The Man Who Was Not Himself

“The Man Who Was Not Himself”

Philip Brian Hall

How can I describe this weird business? Just the way it happened? But if I begin Alex appeared at my restaurant table, you’ll think some guy I know wanders in, catches sight of me and comes over.  So what?

Let me explain. I’d filed my story, eaten lunch, and my flight home wasn’t until six. Relaxing over coffee, idly browsing the newspaper, in a little diner in Greenwich Village,  I was contemplating a couple of quiet hours doing nothing stressful before heading out to the airport. Then Alex appeared. And I mean what I say—he just appeared out of thin air.

I guess, by rights, a theatrical illusion should be preceded by a drum-roll, a flash of light and a puff of smoke; there was nothing but an odd smell. No scrape of a chair, no words, no nothing. Except Alex, sitting opposite me, looking as bemused as I felt.

Now, the futuristic sleuths I write about would have spotted the clue right away. But no. I can’t claim any intuitive grasp of this case. It involved a tortuous grind that took me all of a month.  So okay, it turns out there’s a discrepancy between what I expect my fictional detectives to notice and what I can observe in real life.

My excuse is, I wasn’t thinking straight. To begin with, there were the improbable circumstances: I was the only customer in the place. And I was the only person in New York who’d recognize Alex. We were friends from San Francisco, both wannabe authors, neither of us rich or the sort of person who’d done remarkable things. So far.

When I’d recovered the use of my voice, I tried to say something calming. “Alex, where did you spring from? I didn’t know you were in New York.” We’re urbane, we reporters, I like to think.

Alex looked pale and frightened. His eyes flickered around searching for something familiar. There was only me.

“Henry? What the hell just happened?”

“Funnily enough, Alex, I was about to ask you.”

“I… I don’t understand. Seconds ago I’m in Fernando’s having breakfast with Mike and Julie. Next thing, I’m sitting here. New York, you said? This is crazy. It can’t be real!”

“Relax, Alex, there’s probably quite a simple explanation.”

I said that, yes. Well, you would, wouldn’t you? It’s the sort of thing you say when you’re trying to calm someone. Even when it’s bullshit.

Did any simple explanation spring to mind? No. Nothing about the diner qualified it as a location for exotic events. A little backstreet place, it had a wooden counter with half a dozen unoccupied stools in front of it, five other tables and a plate glass window looking out on to an empty street. The barista was a monosyllabic, long-haired, bearded hippie wearing dark-pink shades and a Hawaiian shirt. He vaguely reminded me of someone. Everything about the joint was normal, or as normal as things get in The Village.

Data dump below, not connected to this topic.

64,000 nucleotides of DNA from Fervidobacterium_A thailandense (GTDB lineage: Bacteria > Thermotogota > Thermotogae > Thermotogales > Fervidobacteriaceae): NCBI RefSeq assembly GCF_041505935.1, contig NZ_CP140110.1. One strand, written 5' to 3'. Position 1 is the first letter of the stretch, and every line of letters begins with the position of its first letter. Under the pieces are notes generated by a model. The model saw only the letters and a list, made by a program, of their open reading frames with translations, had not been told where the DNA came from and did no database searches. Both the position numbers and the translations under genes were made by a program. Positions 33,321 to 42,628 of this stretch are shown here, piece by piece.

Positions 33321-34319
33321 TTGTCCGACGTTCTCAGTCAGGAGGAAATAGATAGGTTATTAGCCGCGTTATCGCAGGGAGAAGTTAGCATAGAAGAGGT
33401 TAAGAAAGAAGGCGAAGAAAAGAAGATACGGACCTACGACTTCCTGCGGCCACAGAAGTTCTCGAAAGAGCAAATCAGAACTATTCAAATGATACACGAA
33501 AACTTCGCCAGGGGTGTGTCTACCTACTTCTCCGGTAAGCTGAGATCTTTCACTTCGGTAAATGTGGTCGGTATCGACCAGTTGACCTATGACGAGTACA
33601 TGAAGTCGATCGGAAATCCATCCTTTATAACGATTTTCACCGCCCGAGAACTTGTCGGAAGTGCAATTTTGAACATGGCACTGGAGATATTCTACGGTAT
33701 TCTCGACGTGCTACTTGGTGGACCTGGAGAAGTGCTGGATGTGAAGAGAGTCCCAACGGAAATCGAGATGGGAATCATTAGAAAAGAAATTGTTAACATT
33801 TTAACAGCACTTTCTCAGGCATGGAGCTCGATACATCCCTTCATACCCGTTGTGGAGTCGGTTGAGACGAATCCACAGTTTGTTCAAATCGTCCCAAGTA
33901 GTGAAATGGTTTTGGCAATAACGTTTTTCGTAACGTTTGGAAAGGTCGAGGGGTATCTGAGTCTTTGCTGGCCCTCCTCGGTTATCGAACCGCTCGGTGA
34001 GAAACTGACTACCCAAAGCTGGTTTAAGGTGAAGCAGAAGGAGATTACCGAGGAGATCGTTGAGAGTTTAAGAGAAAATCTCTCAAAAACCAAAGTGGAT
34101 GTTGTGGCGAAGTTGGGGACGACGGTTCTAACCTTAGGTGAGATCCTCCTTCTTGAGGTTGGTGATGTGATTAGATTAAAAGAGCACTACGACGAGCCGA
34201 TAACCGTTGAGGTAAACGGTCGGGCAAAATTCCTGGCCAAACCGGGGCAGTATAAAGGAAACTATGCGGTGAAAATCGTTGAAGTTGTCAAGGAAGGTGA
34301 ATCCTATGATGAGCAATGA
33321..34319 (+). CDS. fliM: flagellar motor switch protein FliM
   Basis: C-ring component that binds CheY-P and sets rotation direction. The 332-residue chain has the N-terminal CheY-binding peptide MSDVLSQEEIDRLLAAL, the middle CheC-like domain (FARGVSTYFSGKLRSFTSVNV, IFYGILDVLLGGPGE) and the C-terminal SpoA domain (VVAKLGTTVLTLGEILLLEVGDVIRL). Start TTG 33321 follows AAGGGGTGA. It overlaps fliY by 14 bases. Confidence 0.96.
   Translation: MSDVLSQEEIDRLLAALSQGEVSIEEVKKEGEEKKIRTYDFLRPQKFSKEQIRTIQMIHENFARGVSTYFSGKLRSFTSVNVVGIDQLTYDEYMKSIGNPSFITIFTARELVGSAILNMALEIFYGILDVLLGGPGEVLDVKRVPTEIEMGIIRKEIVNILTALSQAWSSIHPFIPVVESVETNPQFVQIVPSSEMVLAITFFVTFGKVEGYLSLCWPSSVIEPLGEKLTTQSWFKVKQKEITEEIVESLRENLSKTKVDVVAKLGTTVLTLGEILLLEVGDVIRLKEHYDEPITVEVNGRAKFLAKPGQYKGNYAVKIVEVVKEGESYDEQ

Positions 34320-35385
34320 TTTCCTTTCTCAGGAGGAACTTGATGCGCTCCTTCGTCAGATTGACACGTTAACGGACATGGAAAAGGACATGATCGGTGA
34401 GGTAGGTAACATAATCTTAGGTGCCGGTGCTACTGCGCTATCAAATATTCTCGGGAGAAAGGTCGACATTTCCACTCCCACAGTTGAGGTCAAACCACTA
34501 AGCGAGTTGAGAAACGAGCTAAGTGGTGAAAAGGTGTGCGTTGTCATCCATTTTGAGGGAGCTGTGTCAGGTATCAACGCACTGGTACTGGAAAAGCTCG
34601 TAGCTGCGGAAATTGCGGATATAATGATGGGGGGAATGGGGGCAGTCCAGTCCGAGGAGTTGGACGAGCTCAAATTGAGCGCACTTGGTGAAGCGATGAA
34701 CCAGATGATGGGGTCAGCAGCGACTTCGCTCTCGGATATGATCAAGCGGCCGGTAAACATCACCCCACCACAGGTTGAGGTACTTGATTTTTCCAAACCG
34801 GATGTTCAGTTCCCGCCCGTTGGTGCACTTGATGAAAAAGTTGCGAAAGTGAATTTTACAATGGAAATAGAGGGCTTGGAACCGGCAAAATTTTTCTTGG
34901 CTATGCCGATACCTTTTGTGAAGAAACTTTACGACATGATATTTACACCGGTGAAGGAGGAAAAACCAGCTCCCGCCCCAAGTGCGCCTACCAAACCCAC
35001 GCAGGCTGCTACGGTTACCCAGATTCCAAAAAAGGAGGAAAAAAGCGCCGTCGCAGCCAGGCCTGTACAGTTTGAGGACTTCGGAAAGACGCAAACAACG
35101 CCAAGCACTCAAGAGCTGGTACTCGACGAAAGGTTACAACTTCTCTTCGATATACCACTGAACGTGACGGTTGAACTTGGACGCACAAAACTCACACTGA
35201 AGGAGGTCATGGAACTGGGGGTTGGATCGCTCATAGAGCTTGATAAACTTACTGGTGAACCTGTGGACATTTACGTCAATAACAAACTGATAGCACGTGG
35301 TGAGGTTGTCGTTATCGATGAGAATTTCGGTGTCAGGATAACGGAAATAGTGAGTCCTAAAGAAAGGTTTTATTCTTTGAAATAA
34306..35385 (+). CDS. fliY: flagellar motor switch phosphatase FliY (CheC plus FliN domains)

Common sense suggested Alex’s apparent materialization was an optical illusion. Maybe my attention had been momentarily distracted. And his wild story? Perhaps a practical joke? Very unlike him. Or maybe he’d traveled to New York, suffered an accident and lost his short-term memory?

Go easy on the clichés, Henry, you say? Hey, I write the sort of detective science fiction that sits for months on end in publishers’ slush piles. Who better to come up with clichés? Amnesia seemed a reasonably substantial straw so, rather than drown, I clutched at it.

“I’m going to call Mike right now,” I said, looking as reassuring as I could. “Don’t worry, we’ll soon get to the bottom of this.”

But when Mike answered my call he sounded like a man choking on his breakfast.  As you would, if you’d been casually watching the news while you ate and you half-heard something absurd. Like maybe a TV reality star had been elected president.

“Henry! You still in New York? You aren’t going to believe this. Damnedest thing! Julie and I are just sitting here in Fernando’s having breakfast with Alex and what do you think happens?”

“Uh-oh. I get the nastiest feeling you’re going to tell me he vanished into thin air.”

“What the hell?” Mike shouted. He almost didn’t need the phone. “How did you know?”

I needn’t record the subsequent exchange of mutual astonishment. We quickly determined Alex’s disappearance in San Francisco and reappearance in New York had been simultaneous.